The best thing about becoming aware of how my mindset holds me back and stops me from doing things I want to do is the increasing knowledge that I am actually capable of following my dreams. That it is okay if my dreams aren’t like the dreams of the people who surround me. It is okay if I am not striving to become succesful in the conventional, Western sense of the word. Heck, not even successful but just trying to fit in to the scheduled, buy-and-throw-away, clock-is-ticking-I-need-to-go way of living. It is really okay if I don’t wish to fit in there. The thing is, most of my good friends don’t wish to fit in there either. Even the ones who do fit in talk about how they wish things could be different.
When you are in the process of re-wiring your brain and adjusting to a different lifestyle you will inevitably have doubts along the way. No matter how well things are going, no matter how much joy you see your child experiencing there will be doubts and fears trying to convince you otherwise. And if it isn’t your own doubts and fears it will be someone elses. The doubts and fears of your loved ones. So, when these doubts and fears emerge, it is important to take a close look at them. What are you really afraid of? Is it a practical matter of how am I going to finance this? Or is it a social matter of how will people around me react to what I am doing? Or is it just that I am doing something entirely new and I don’t know how it will pan out and I am scared! Or something else. There is always an underlying cause of your doubt and your fear. When you are able to identify it you can work around it or with it or, perhaps, make it go away. But it is not easy.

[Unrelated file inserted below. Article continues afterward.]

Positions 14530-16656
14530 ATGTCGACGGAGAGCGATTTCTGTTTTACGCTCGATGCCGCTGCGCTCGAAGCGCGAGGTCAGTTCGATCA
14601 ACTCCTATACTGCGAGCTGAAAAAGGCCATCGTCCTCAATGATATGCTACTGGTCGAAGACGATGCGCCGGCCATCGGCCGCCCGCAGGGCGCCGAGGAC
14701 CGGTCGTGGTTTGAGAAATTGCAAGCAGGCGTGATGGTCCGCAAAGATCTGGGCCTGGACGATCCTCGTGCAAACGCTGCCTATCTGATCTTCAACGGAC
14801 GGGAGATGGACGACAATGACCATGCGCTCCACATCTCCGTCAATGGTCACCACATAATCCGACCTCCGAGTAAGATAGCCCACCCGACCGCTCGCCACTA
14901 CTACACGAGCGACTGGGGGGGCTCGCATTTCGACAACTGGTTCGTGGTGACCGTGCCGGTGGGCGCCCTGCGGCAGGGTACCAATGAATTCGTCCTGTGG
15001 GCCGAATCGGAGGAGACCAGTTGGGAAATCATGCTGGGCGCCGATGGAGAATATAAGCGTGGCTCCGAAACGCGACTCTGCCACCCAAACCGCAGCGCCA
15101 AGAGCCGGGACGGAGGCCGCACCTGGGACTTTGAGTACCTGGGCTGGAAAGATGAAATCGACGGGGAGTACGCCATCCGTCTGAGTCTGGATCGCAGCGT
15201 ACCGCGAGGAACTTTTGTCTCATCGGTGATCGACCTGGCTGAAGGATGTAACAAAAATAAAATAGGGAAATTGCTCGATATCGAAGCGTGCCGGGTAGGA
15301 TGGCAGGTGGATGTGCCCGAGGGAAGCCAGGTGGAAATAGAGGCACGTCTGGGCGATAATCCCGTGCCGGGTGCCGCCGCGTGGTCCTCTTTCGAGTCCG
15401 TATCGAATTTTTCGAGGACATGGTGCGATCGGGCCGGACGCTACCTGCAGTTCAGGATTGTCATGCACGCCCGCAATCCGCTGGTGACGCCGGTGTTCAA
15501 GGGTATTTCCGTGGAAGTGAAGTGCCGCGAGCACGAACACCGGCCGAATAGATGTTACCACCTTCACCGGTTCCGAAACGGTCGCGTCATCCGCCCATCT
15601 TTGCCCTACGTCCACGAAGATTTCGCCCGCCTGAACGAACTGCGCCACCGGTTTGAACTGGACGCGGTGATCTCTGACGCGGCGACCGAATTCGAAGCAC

I recently had a period with a lot of anxiety about my decision to unschool A. It was triggered by a letter from our school distrect supervisor whom I have a good collaboration with. And whom I thought was on the same page as me when it comes to testing kids, namely that I didn’t want any tests so there shouldn’t be any. Anyway, the letter was an invite to a three and a half hour long examination of A and her skills in math and Danish. I was shocked. I was afraid. I started fearing what this would do to A and so on. Until I realised there was another way to go about it. I am so very lucky to have a friend in the same school district as me who also unschools. She had gotten the same invite. We talked a lot back and forth and decided to write the school a letter saying we could not accept testing and the reasons why. We wrote letters back and forth for a while corresponding with the school principal. We ended up going to a meeting with the school principal who turned out to be both interested and willing to listen to our opinions. She actually said herself that testing would be an assault on our children since they are used to doing things in a completely different way! So, we don’t have to test them.
My point is, if something feels wrong and you really do not want to do it, or have your child do it, then it probably is wrong. And there is probably a better solution that will make things a lot better for you and your familiy. And the solution is probably achievable if you try.